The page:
Health Care Reform? If You Have A Preexisting Condition, The Insurance Company Is Only Fined $100/Day NOT To Treat You

Change you can believe in? Think again. Not as long as the insurance companies get to write the bills in Washington. Paul Harwood writes on
Fine Print

I caught Lawrence O’Donnell interviewing Michael Moore [on Countdown With Keith Olbermann] about health care.

Because I’m unemployed and so have time on my hands, and because there were so many bizarre claims about the contents of the HCR bill being tossed around during the debate, I’d already spent time spelunking through the depths of the bill … and so my ears perked up when I heard him saying this:

MOORE: If the insurance company is caught denying somebody because of a preexisting condition … their fine, according to this new law, is $100 a day. One hundred dollars. Now, do you think they’re going to take the fine, or do you think they’re going to pay thousands of dollars to help you if you have cancer? I think they’re probably going to take the fine … You can’t find that in the bill, it’s so hidden … My team of researchers spent a couple weeks on it and they found where this is going to be just $100 a day … If anybody’s watching this, get the bill online, see if you can find where that is, if you can actually find it and break the code, send me a thing on twitter and I’ll come over and wash your car.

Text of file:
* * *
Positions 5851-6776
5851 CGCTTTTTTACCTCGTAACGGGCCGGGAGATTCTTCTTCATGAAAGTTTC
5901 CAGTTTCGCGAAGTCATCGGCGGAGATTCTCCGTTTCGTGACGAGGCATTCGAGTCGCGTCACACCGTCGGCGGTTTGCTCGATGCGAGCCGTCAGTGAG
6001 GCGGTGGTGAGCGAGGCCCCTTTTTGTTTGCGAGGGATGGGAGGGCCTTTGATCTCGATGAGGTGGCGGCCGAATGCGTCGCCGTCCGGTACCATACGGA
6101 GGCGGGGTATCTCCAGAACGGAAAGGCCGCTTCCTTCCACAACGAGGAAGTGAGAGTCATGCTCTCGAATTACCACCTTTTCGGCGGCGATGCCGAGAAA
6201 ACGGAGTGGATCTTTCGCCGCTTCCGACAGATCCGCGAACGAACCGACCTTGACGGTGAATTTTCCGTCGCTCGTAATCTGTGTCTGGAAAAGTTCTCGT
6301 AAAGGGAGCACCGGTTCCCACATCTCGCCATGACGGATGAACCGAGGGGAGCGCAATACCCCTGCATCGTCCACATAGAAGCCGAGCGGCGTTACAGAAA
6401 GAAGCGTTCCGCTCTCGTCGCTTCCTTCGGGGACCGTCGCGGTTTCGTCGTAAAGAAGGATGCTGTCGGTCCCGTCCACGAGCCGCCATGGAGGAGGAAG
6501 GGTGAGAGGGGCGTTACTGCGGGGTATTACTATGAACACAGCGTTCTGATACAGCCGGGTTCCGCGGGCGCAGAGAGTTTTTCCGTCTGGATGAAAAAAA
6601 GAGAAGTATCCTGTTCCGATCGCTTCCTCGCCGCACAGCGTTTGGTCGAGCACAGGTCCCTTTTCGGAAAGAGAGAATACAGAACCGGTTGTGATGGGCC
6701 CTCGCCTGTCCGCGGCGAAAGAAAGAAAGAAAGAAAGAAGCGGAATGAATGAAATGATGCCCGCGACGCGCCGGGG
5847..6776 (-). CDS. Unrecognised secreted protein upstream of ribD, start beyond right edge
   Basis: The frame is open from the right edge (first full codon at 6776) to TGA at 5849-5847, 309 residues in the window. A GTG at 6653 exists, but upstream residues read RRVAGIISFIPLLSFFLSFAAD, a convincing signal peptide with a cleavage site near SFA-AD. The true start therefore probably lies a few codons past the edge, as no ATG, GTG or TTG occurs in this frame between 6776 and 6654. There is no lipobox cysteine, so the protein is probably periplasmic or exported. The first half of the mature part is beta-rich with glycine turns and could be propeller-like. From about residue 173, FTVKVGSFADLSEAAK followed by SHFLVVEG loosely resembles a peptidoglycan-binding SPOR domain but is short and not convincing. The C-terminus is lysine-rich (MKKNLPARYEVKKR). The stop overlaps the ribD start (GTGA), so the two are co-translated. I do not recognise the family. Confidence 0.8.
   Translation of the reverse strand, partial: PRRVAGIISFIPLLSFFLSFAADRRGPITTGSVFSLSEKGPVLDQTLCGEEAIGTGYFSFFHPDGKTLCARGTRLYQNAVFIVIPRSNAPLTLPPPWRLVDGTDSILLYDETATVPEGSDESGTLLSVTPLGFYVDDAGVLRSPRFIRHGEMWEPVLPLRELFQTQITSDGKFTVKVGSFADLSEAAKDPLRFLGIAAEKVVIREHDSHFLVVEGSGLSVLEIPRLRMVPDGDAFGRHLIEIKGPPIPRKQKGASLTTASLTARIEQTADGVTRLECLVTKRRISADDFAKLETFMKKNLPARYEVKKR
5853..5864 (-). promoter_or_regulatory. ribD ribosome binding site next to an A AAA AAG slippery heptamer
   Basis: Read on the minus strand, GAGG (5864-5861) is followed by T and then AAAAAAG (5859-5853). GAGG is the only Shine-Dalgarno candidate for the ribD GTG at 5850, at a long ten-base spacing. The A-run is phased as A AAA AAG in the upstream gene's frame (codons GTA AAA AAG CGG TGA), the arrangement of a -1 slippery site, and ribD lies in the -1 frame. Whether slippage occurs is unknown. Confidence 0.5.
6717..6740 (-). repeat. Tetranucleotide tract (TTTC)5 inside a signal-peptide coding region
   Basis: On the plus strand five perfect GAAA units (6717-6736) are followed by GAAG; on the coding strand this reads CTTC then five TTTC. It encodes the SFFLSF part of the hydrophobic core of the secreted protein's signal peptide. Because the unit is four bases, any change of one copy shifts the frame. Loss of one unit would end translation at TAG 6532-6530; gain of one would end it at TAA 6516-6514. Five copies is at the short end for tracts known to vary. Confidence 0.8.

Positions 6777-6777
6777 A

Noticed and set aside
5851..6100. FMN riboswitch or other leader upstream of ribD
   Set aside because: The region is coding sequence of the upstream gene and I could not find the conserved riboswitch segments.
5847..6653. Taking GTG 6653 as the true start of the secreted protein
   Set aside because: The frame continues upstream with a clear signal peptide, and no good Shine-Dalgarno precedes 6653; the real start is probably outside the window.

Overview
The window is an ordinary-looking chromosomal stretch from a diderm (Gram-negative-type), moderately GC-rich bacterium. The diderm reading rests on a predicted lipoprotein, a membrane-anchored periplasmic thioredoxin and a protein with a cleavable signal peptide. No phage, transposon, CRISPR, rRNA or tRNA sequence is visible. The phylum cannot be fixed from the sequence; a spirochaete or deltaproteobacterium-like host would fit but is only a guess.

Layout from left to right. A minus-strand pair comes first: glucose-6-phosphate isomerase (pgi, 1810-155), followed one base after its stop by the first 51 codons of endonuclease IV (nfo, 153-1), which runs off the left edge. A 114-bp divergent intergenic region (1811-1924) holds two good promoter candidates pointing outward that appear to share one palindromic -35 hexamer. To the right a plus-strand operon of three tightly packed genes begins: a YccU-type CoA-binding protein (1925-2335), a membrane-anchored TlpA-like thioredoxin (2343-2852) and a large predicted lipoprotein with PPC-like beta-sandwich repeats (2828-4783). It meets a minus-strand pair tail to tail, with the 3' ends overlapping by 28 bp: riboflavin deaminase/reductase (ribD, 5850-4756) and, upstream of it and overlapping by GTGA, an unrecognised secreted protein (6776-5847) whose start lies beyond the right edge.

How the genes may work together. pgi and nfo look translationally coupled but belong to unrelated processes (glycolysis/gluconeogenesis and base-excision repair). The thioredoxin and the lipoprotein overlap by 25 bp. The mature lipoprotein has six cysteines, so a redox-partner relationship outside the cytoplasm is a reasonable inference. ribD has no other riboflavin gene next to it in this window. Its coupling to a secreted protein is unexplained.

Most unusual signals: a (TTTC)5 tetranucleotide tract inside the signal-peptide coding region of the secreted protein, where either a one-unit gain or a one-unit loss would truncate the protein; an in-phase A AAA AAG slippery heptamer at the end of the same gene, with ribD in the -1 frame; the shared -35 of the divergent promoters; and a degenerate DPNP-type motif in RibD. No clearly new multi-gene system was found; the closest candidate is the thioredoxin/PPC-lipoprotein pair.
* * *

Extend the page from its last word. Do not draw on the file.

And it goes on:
I thought he was kidding about the car wash, but come Saturday morning Michael was tweeting about the fact that nobody had yet cracked the code, and I thought, “What the heck?” I had a copy of the HCR bill on my hard drive (doesn’t everyone?) so I thought I’d have a go at solving the mystery.


  • Wellescent Health

    Assuming that number is correct, the inevitable amendments to the health reform bill will have to add stronger teeth if the insurers decide to opt in favor of using this penalty to avoid claims. There will be no public patience in the government working to ensure everyone has insurance if the insurers are not playing fair in providing coverage.

  • emperorreagan

    That's $36,500 a year, so it will shift the insure/don't insure line somewhat. They'll take on slightly higher risk based on calculating that additional cost (probably reduced somewhat based on likelihood of enforcement).

    Still pretty unacceptable in my opinion, but then again, I think single payer is the only sensible option.

  • Anonymous

    I have a surgery every two years that lands somewhere around $170k each time.

  • TruCifer

    I have a surgery every two years that lands somewhere around $170k each time.